- It appeals to my thrifty side, for one thing. Less money spent on tools = more money left over to spend on supplies like clay and ink and other fun stuff.
- Finding a new tool for free is like winning a scavenger's hunt! ;o)
- I'm inspired by the ingenuity of the people who discovered that such-and-such effect can be made with this, that, or the other.
- I like the "custom-made" quality of it. (No-one is going to have a tool just like yours, if you've made it yourself! Found objects are almost as unique.)
- Something about it just brings back that feeling of... "poor-man's wealth", let's call it... that I so enjoyed when I was a child reading books about fairies and other tiny people using common cast-off objects to enrich their lives. A thimble becomes a cup. An empty spool of thread is a perfect sitting stool. And a box of cornflakes can feed the village for a month! (I also loved reading the Little House book with the Christmas pennies and imagining what would happen if I could go back in time and give Laura and Mary a whole dollar each. (g) What? Is it really that weird?)
So when Pookie B asked about what I use to texture my mini cookies, I thought it might be fun to write a post about some of the "around the house" tools I've been using. And if anyone has some others they'd like to suggest-- or a link to a related webpage-- that would be great, too! :o)
For a fluffy, spongy texture, try pouncing a brush lightly over the clay. (Try pouncing less-than-lightly, too, for a different look.) I've tried a few different brushes-- just what I had handy at my worktable-- but I ought to try a larger variety-- and you should, too. ;o) Different brushes will produce different results. My current favorite brush is an old toothbrush.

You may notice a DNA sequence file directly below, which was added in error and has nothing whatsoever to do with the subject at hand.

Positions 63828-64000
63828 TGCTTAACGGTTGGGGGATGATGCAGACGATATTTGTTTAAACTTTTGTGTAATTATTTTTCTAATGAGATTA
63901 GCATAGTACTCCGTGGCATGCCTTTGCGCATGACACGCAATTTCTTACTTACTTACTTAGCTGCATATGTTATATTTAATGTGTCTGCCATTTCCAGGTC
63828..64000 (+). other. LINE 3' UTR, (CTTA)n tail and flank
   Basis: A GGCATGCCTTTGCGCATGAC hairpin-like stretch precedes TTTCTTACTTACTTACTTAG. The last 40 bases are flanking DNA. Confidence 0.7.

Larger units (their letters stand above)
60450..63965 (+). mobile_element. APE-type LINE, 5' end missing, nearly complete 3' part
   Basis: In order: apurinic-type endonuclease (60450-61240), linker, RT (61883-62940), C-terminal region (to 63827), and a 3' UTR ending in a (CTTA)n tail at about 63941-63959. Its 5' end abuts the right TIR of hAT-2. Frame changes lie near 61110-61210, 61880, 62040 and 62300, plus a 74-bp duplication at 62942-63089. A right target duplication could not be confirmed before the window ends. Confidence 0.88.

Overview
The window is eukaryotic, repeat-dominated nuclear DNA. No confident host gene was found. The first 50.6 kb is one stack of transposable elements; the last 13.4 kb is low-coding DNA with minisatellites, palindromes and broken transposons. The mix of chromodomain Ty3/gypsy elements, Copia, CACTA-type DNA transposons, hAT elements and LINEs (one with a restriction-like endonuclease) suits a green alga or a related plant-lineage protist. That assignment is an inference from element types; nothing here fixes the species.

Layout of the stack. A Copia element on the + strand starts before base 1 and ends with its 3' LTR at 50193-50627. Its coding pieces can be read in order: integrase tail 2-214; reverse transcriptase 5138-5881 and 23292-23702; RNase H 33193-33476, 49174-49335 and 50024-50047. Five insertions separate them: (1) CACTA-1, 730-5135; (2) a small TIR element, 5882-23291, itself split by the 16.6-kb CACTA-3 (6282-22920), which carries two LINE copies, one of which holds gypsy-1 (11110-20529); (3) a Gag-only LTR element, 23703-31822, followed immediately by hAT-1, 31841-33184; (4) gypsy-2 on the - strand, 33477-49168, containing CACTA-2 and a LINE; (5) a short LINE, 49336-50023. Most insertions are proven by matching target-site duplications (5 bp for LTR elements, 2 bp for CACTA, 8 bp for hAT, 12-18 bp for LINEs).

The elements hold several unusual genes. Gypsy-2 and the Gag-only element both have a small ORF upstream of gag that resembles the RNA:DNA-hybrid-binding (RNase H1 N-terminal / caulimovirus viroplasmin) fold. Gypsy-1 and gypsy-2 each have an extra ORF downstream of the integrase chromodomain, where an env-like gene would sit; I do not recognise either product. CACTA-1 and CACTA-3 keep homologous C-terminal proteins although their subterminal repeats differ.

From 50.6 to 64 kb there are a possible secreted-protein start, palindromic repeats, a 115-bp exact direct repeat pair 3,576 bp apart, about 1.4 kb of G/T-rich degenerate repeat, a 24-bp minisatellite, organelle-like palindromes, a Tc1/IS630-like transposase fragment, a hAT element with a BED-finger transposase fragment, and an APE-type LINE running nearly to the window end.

Old toothbrushes are also useful for getting paint into nooks and crannies when you're antiquing something-- or any other time you're trying to get paint into every possible opening.
For a crackled look, use a small scrap of crumpled paper or aluminum foil. Crumple the paper or foil up, smooth it out again, and press it into the clay. Experiment with different degrees of "crumpledness", different thicknesses of paper, and different degrees of pressure when texturing the clay. Repeated "applications" of the paper/foil to the clay add more and more texture.
For times when you don't want texture, a piece of thin paper can come in handy. Baking parchment is recommended, but if it's not available, try wax paper or any other paper you have access to. To remove light fingerprints or to soften or remove textures, try placing a piece of the paper over the clay and gently embossing (rubbing) your finger over the paper.
This bit isn't all about texture, but texture comes into play at the end...
I usually bake my mini cookies on some type of paper. I baked the first one directly on the tile and didn't love the ultra-shiny finish it had on the bottom. (Not that the bottom of the cookie really matters, but still, it was just too smooth, and it bothered me. (g)) So these days I use paper.
Cardboard will work. (I use cardboard salvaged from food packaging. I figure I'll use it as much as possible before adding it to the garbage I throw away.) The only negative with cardboard is that it will bend in the heat of the oven, unless it's weighed down, and I've found that this can lead to slight curves in the lightweight cookies. Not a big deal, but I prefer to avoid it, if I can.